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Plants are more efficient at acquiring carbon than are

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Plants are more efficient at acquiring carbon than are [#permalink] New post 30 Jun 2010, 11:28
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79% (01:40) correct 21% (00:42) wrong based on 505 sessions
Plants are more efficient at acquiring carbon than are fungi, in the form of carbon dioxide, and converting it to energy-rich sugars.

A. Plants are more efficient at acquiring carbon than are fungi
B. Plants are more efficient at acquiring carbon than fungi
C. Plants are more efficient than fungi at acquiring carbon
D. Plants, more efficient than fungi at acquiring carbon
E. Plants acquire carbon more efficiently than fungi

[Reveal] Spoiler:
OA is C. However, it seems to compare "Plants" with "Fungi at acquiring carbon", which makes no sense. Trying to find I more logicall coparision, my take was A. After that I realized that "are" is plural which does not match with fungi, which is singular. And here is another question: If A were [...] than is fungi, that would be better?
[Reveal] Spoiler: OA

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Last edited by PiyushK on 16 Jul 2014, 13:18, edited 1 time in total.
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Re: Plants are more efficient at acquiring carbon than are [#permalink] New post 30 Jun 2010, 12:01
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noboru wrote:
Plants are more efficient at acquiring carbon than are fungi, in the form of carbon dioxide, and converting it to energy-rich sugars.

A. Plants are more efficient at acquiring carbon than are fungi
B. Plants are more efficient at acquiring carbon than fungi
C. Plants are more efficient than fungi at acquiring carbon
D. Plants, more efficient than fungi at acquiring carbon
E. Plants acquire carbon more efficiently than fungi

OA is C. However, it seems to compare "Plants" with "Fungi at acquiring carbon", which makes no sense. Trying to find I more logicall coparision, my take was A. After that I realized that "are" is plural which does not match with fungi, which is singular. And here is another question: If A were [...] than is fungi, that would be better?


What really makes this sentence clearer is the "in the form of carbon dioxide". This modifies carbon not fungi and hence should be placed as close as possible to its noun, carbon.
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Re: Plants are more efficient at acquiring carbon than are [#permalink] New post 30 Jun 2010, 17:26
I think this question about parallelism.... "at acquiring carbon,..... and converting." both are participal
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Re: Plants are more efficient at acquiring carbon than are [#permalink] New post 02 Jul 2010, 04:37
noboru wrote:
Plants are more efficient at acquiring carbon than are fungi, in the form of carbon dioxide, and converting it to energy-rich sugars.

A. Plants are more efficient at acquiring carbon than are fungi
B. Plants are more efficient at acquiring carbon than fungi
C. Plants are more efficient than fungi at acquiring carbon
D. Plants, more efficient than fungi at acquiring carbon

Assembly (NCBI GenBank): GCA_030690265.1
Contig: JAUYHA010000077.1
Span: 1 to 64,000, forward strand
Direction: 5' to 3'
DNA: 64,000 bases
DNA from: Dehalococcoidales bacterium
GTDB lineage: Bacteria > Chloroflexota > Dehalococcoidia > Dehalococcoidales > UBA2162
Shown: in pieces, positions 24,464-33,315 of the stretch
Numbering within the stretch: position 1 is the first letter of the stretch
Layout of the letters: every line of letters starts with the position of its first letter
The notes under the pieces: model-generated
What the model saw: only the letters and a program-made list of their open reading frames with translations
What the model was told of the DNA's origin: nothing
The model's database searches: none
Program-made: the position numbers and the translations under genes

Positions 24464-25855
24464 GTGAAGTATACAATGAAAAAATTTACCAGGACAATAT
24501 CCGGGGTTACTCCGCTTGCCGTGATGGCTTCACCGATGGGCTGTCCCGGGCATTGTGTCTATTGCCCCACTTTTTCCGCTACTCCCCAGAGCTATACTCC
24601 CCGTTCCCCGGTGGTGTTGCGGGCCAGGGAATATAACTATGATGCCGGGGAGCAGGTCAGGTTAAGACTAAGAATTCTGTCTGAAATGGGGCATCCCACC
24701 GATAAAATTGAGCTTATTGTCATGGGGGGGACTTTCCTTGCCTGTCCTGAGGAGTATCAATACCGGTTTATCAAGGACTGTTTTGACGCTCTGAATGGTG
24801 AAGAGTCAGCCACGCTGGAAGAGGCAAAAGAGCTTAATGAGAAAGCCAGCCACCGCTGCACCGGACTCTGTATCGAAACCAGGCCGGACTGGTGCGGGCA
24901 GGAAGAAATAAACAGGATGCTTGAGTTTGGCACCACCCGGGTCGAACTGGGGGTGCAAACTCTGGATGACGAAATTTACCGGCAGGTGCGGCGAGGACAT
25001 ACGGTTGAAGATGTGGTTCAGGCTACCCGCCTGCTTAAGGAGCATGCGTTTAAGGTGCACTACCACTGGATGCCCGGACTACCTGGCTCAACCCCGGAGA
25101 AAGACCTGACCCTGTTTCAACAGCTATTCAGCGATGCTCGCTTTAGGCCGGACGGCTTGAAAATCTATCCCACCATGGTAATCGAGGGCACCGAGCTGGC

E. Plants acquire carbon more efficiently than fungi

OA is C. However, it seems to compare "Plants" with "Fungi at acquiring carbon", which makes no sense. Trying to find I more logicall coparision, my take was A. After that I realized that "are" is plural which does not match with fungi, which is singular. And here is another question: If A were [...] than is fungi, that would be better?


Well - fungi is not singular...it is plural. Fungus is singular. Also A has modifier issue - it seems to say Fungi are in the form of carbon dioxide.
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Re: Plants are more efficient at acquiring carbon than are [#permalink] New post 02 Jul 2010, 06:11
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noboru wrote:
Plants are more efficient at acquiring carbon than are fungi, in the form of carbon dioxide, and converting it to energy-rich sugars.

A. Plants are more efficient at acquiring carbon than are fungi
B. Plants are more efficient at acquiring carbon than fungi
C. Plants are more efficient than fungi at acquiring carbon
D. Plants, more efficient than fungi at acquiring carbon
E. Plants acquire carbon more efficiently than fungi

OA is C. However, it seems to compare "Plants" with "Fungi at acquiring carbon", which makes no sense. Trying to find I more logicall coparision, my take was A. After that I realized that "are" is plural which does not match with fungi, which is singular. And here is another question: If A were [...] than is fungi, that would be better?


C simply makes the sentence easiest to read;
grouping plants and fungi in the beginning of the sentence allows "acquiring carbon, in the form of carbon dioxide".
No other option does the same.
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Re: Plants are more efficient at acquiring carbon than are [#permalink] New post 02 Jul 2010, 07:06
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noboru wrote:
Plants are more efficient at acquiring carbon than are fungi, in the form of carbon dioxide, and converting it to energy-rich sugars.

A. Plants are more efficient at acquiring carbon than are fungi
B. Plants are more efficient at acquiring carbon than fungi
C. Plants are more efficient than fungi at acquiring carbon